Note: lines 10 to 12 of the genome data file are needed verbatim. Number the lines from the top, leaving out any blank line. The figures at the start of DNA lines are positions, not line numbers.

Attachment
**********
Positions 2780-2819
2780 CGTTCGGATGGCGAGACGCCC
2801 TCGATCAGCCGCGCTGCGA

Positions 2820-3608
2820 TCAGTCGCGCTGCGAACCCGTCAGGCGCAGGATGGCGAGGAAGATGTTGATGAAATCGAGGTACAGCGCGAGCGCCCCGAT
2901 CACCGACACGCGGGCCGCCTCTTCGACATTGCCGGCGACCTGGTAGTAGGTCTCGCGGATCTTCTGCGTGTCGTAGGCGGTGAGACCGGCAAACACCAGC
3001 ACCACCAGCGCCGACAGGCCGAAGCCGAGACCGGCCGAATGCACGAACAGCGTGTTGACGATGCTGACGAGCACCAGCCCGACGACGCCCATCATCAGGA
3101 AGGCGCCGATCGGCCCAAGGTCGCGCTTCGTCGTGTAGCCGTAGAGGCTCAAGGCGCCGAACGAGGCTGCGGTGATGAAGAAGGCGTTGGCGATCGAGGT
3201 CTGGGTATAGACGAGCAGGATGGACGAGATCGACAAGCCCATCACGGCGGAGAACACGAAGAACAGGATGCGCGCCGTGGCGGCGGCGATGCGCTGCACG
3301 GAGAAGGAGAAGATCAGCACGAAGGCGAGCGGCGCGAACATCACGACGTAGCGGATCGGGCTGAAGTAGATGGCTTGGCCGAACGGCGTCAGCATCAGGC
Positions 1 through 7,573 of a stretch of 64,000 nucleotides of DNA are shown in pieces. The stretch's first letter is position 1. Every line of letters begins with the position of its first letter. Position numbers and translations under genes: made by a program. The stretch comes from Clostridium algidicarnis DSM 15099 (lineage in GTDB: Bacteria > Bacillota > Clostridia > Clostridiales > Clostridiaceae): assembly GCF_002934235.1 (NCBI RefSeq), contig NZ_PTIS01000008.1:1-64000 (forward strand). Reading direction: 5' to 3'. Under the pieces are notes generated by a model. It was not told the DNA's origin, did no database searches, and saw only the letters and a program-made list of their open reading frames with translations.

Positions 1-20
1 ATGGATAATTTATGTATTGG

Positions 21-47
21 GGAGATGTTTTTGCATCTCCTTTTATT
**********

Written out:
3301 GAGAAGGAGAAGATCAGCACGAAGGCGAGCGGCGCGAACATCACGACGTAGCGGATCGGGCTGAAGTAGATGGCTTGGCCGAACGGCGTCAGCATCAGGC
Positions 1 through 7,573 of a stretch of 64,000 nucleotides of DNA are shown in pieces. The stretch's first letter is position 1. Every line of letters begins with the position of its first letter. Position numbers and translations under genes: made by a program. The stretch comes from Clostridium algidicarnis DSM 15099 (lineage in GTDB: Bacteria > Bacillota > Clostridia > Clostridiales > Clostridiaceae): assembly GCF_002934235.1 (NCBI RefSeq), contig NZ_PTIS01000008.1:1-64000 (forward strand). Reading direction: 5' to 3'. Under the pieces are notes generated by a model. It was not told the DNA's origin, did no database searches, and saw only the letters and a program-made list of their open reading frames with translations.

Positions 1-20